• Family, life and health dramas which a little one survives – no need to worry about it affecting baby.
  • Separation from mother, adoption, foster relationships – none of this will harm a little one.
  • Will we have our baby son circumcised “so he looks like his dad”?  “Go ahead, no worries!”
  • My baby needs life-saving surgery but anesthetising a baby is risky – “Just go ahead, she won’t really suffer.”
  • A baby’s screams under the knife upset a young theatre nurse – “Hey, he won’t remember anything.”

Evidence contrary to these soothing assurances must have been as clear and widespread as it is today.  If you dare, just check out one of the YouTube videos on what happens when an infant boy is circumcised without pain control.  Still more amazing to us today is that it was believed by many until recently that babies not only don’t remember pain – they don’t feel it!

Besides this, hospitals until recently were “holy places”, the word “holy” meaning “separated, inaccessible”.  Children under 12 were not allowed to visit, a husband couldn’t support his wife in labour, and the fear of infection meant many patients (even babies) were not visited (or touched) while in hospital.

arrogant doc4The health and medical community was fed these “no brain, no pain” mantras in class and then recited them with the absolute authority and firmness that came with their position, especially in earlier times.  Parents and patients would rarely question a doctor’s word.  Doubts, even those arising from observing the painfully obvious, were dismissed.  And doctors were only challenged by “difficult people”.

This situation was of course possible only in the simpler, more authoritarian, and much less informed times which today’s older generations remember well – but only Gen-X’ers and their seniors!

We must remember that there were few alternatives.  Pediatric medicine as a specialist field was not born until 1950, and even after that time anesthetics and pain control were often “basic” compared with today.  All anesthetics (even today) carry risk, and rendering a child under age 3 unconscious involves some additional and substantial risk factors.  In the past a baby’s surgery and pain relief were usually managed by people who did most of their work on older children and adults, so it is not surprising that general anesthesia was often avoided and that the surgery done with enough skill but often little finesse.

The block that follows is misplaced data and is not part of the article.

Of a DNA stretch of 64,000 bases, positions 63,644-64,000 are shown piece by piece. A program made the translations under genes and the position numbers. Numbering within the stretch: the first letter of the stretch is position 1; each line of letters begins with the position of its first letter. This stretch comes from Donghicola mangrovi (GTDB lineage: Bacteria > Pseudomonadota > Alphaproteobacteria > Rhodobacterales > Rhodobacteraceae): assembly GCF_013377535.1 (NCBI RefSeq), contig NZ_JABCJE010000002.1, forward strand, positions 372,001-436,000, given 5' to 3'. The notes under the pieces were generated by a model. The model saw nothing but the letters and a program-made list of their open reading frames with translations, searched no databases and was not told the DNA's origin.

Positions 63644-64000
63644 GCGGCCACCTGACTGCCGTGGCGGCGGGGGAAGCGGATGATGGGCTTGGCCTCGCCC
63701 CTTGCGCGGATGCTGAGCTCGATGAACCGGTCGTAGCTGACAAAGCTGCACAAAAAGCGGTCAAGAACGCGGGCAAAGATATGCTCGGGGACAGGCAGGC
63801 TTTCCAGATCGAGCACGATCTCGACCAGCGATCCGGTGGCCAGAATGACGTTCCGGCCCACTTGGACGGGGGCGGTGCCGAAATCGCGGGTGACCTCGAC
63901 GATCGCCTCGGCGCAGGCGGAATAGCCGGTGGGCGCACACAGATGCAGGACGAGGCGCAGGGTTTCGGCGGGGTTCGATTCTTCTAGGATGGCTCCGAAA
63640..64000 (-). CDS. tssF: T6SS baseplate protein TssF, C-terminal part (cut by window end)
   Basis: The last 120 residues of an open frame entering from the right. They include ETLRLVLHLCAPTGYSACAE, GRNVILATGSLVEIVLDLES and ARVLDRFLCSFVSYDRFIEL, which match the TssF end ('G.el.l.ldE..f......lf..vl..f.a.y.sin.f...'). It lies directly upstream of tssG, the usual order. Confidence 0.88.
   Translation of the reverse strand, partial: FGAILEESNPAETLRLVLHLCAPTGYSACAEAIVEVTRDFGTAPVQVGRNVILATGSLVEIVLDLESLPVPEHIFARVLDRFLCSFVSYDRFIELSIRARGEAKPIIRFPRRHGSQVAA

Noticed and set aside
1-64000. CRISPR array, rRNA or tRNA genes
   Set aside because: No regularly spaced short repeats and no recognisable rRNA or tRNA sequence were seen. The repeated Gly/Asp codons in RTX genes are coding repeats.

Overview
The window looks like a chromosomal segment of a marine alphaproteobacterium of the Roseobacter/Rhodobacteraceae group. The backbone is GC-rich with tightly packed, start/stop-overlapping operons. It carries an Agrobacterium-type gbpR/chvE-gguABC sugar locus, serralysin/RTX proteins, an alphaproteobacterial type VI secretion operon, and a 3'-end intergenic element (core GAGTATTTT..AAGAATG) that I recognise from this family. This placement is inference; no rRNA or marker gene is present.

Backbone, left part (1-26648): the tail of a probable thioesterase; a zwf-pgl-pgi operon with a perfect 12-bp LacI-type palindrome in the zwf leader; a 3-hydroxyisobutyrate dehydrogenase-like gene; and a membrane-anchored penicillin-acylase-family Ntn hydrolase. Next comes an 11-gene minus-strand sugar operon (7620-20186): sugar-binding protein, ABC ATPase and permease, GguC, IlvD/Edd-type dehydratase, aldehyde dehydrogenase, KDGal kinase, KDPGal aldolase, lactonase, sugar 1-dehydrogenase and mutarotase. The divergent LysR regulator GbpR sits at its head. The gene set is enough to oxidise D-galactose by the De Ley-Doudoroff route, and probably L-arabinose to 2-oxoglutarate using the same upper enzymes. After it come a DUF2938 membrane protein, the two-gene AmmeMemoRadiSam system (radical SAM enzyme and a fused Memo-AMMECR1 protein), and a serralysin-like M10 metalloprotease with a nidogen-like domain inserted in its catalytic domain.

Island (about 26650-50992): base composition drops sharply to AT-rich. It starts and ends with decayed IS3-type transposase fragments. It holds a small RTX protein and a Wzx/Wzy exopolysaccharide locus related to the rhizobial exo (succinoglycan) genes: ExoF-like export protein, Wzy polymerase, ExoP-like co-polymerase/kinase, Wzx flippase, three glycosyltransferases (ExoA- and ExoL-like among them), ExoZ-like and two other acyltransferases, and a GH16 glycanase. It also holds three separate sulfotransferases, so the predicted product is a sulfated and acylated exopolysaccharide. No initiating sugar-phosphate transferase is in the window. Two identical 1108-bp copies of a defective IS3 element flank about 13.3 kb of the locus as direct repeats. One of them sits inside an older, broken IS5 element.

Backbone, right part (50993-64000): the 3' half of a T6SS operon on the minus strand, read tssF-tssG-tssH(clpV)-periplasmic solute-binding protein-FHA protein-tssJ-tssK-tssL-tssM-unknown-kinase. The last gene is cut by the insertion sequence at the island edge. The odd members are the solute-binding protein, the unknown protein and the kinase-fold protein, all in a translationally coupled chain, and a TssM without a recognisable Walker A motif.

So the “no brain, no pain” mantras of past medical science not only suited the times but also served to help parents to cope better with a lot of the all-too-common dramas of family life, including infant surgery.

These beliefs also fitted well with another feature of those earlier times which many of the older generation may remember but still resent:

  • most parents had little or no understanding of their child’s or their own psychology;
  • children were “to be seen but not heard” and were too often “stonewalled” –“Just go and play!”
  • many parents were reticent to talk about uncomfortable things like inner feelings, painful experiences, and uncomfortable subjects.

Baby unhappy01In 1945 I had an operation when 10 days old to control pyloric stenosis, and the details of that were always kept from me. In other posts I have written about how the sad but understandable ways of the past have affected me and many others who had earlier infant surgery.  They did so in a variety of ways –

  • some were affected and/or traumatised as babies by the relative ignorance, inadequacies and failings of medical science and the hospital regime;
  • others were affected by the mantras I have discussed;
  • others again were disturbed by their parents’ inability to help them understand their story and inner being.

People like the “heroes” I have mentioned or discussed in several of the previous posts have been crucial and foundational in challenging some of the medical world’s beliefs and attitudes of the past.  They have researched the old shibboleths and shown them to be utterly wrong.  They have explained how trauma and pre-verbal memories can affect even tiny babies.  They have worked on effective therapies to manage the damage and bring healing and wholeness.

I am so thankful for these people’s skill, insight, courage and determination.  They have changed many lives very much for the better – including mine.